Scientists now confirm that Mar’s larger moon, Phobos, is gradually disintegrating due to the tidal pull of Mars on the satellite body. Certain grooves showing on Phobos indicate that the gravitational drag of Mars is impacting on its health and slowly causing it to fall apart - reported the New Scientist.
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Scientists could already predict doom for the larger of the two satellites of Mars, but they did not know its destruction would come in this way. Phobos is very close to Mars, and its gravity reducing its orbit and slowing it down in some manner; it was expected that in several million of years, the gravity of Mars would destroy Phobos before it can crash into its parent planet.
But not so anymore. Phobos seems to be wearing out.
The Mariner 9 and Viking orbiters discovered long parallel grooves that were 100-200 meters wide and 10-30 meters long stretching across the surface of the planet in the 1970s – making scientists to think Phobos was just a lump of rock and that the grooves were only cracks that occurred from a massive impact, and that it could as well have been craters created by debris blasted into space by impacts that hit the surface of Mars.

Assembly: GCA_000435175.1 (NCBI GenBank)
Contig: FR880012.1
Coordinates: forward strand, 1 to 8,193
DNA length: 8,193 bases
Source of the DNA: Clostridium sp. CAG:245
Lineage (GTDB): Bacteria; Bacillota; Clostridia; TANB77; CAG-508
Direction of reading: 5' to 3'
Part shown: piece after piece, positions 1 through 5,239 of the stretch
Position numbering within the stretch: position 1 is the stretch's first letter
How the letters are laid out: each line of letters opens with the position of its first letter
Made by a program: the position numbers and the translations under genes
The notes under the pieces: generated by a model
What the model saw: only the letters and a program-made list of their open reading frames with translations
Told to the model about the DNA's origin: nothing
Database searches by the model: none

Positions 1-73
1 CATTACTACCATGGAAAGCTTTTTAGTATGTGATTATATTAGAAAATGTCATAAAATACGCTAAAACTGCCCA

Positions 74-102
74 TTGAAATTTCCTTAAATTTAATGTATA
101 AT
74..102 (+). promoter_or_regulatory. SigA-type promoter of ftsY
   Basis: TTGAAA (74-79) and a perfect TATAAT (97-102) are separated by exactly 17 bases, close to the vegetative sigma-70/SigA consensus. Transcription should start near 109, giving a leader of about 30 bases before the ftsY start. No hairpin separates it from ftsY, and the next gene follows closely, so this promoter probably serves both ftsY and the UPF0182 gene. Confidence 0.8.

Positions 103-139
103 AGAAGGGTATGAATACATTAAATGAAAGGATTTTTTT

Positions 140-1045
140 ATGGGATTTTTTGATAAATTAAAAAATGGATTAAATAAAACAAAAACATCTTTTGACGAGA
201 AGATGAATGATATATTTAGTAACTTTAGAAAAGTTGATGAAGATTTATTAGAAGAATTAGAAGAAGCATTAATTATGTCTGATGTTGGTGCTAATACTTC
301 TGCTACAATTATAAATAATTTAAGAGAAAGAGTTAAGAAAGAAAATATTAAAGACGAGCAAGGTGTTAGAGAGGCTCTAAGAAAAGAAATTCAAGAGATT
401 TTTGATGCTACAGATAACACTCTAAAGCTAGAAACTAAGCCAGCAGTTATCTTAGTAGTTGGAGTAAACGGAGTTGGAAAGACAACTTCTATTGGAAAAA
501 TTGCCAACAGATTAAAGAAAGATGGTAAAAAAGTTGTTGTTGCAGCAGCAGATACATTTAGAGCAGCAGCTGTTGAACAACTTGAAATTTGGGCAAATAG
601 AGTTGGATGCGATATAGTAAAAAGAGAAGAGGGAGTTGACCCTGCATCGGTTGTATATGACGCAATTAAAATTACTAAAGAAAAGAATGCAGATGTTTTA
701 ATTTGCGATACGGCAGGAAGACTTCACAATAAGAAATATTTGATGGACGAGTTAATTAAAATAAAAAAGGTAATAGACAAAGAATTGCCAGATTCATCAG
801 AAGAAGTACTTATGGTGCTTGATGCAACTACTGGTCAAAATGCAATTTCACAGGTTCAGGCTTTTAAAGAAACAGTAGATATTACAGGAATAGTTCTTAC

The Mars Express spacecraft in 2008 found that Phobos was a pile of debris held together by a tough layer of dust 50-100 meters thick; meaning that Phobos is nothing different from a beanbag that could get out of shape, yet held together by the stronger outer layer of thick dust.
Based on this discovery, Terry Hurford of NASA Goddard Space Flight Center in Maryland together with his colleagues estimated the amount of gravitational force that would create stress levels on Phobos, finding that most of the grooves on its surface corresponded with regions it has experiences the greatest stress.
“The grooves are the first sign of tearing it apart,” Hurford said. He be presenting the findings of his team at the meeting of the Geological Society of America on November 4.
Alexander Basilevsky of the Vernadsky Institute of Geochemistry and Analytical Chemistry in Moscow, also said he found the results of the study very interesting. He reviewed the surface features of Phobos. Basilevsky noted that the grooves could actually be faults, explaining the reason for many of them crossing each other.
This phenomenon is not putting the moon in any danger for now, and Hurford disclosed it could still work for millions of years without any trouble. “We have not looked how far we can go before it completely fails,” Hurford added.
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The only thing is that the strength of the beanbag’s shell or how well it can hold Phobos together remains largely unknown.